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Amplitude Modulation

Jan 24th, 19:30

GrandAdam12

Joined: Jan 18th, 14:06
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I am studying to take the technician exam and had a question I was hoping someone could answer. I am using the ARRL Ham Radio License Manual and I am in Chapter 5. In figure 5.2, the book describes how voice/data is added to the signal with an unmodulated carrier at 800kHz and two side bands (where the voice/data is transmitted), a USB and LSB so there is an effective frequency range of 797kHz to 803kHz. My question is this, how is that actually transmitted? Is it a single sine wave whose frequency 'changes' as it is generated or is it multiple parallel waves transmitted simultaneously that need to be in 'phase'?

I appreciate any direction or whack over the head for asking such a newbie question...LOL

Thank you,

Tom
Jan 25th, 09:14

W1VT

Super Moderator

Joined: Apr 4th 1998, 00:00
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Multiplying the 800kHz carrier with a 3kHz tone automatically creates upper and lower sidebands. This can be done with large amounts of power. A 375 watt carrier mixed with enough audio power can generate the legal limit of 1500 watts. Nothing more than low pass filtering may need to be done to the signal.

Zak W1VT
ARRL Senior Lab Engineer
Jan 25th, 09:39

GrandAdam12

Joined: Jan 18th, 14:06
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Thanks W1VT but are these sidebands part of the same 'wave' or signal that is generated just at different frequencies?
Jan 25th, 10:55

WA0CBW

Joined: Apr 4th 1998, 00:00
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Think of each sideband as a signal. So when modulating with a single tone there are three signals, the lower, the carrier, and the upper. If using voice there will be many lower and upper (and carrier) sidebands each corresponding with the frequencies of your voice.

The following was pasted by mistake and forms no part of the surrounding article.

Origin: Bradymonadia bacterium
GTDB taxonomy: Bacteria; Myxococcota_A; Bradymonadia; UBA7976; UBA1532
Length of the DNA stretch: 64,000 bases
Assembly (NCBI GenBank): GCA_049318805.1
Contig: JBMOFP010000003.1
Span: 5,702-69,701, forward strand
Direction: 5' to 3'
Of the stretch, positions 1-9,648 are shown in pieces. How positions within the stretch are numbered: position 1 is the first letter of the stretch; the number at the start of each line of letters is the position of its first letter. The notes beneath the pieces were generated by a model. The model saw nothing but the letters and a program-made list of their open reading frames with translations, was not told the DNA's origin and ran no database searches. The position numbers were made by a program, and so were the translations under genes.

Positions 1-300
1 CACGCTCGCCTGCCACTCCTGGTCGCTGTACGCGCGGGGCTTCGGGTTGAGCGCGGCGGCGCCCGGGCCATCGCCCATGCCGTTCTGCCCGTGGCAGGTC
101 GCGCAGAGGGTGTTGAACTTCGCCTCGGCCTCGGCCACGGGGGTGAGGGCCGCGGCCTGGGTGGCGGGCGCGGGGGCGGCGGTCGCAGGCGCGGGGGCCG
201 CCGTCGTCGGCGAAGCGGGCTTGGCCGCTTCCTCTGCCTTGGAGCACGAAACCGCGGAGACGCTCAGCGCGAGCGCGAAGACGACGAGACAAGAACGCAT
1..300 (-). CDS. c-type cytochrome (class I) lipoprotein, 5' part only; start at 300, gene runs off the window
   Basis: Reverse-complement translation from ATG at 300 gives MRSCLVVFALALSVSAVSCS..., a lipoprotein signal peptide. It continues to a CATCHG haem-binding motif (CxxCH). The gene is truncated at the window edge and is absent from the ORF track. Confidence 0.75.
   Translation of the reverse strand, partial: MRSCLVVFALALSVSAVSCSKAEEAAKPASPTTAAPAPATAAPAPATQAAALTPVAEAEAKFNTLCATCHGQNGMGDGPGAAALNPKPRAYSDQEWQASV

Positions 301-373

Bill
Jan 25th, 13:51

GrandAdam12

Joined: Jan 18th, 14:06
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Great, thank you. Just helps me to understand better when I can visualize what is happening.
Jan 25th, 14:17

GrandAdam12

Joined: Jan 18th, 14:06
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Just a follow-up that popped into my head. Being separate signals at different frequencies above and/or below the carrier, how does the receiver know that the sideband belongs to the carrier?
Jan 26th, 08:31

W1VT

Super Moderator

Joined: Apr 4th 1998, 00:00
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The simplest technique is to use the carrier to help demodulate the signal. A simple diode detector can recover the modulation envelope if both sidebands are present, but will distort if one of them fades as in "selective fading."

Zak W1VT
ARRL Senior Lab Engineer
Jan 26th, 11:08

GrandAdam12

Joined: Jan 18th, 14:06
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Total Posts: 0
Interesting. I think I am putting this together. I work in IT and the term in networking we use is 'encapsulation' for essentially moving packets with different headers. In radio, it sounds like the term 'envelope' does the same with signals...Thank you,

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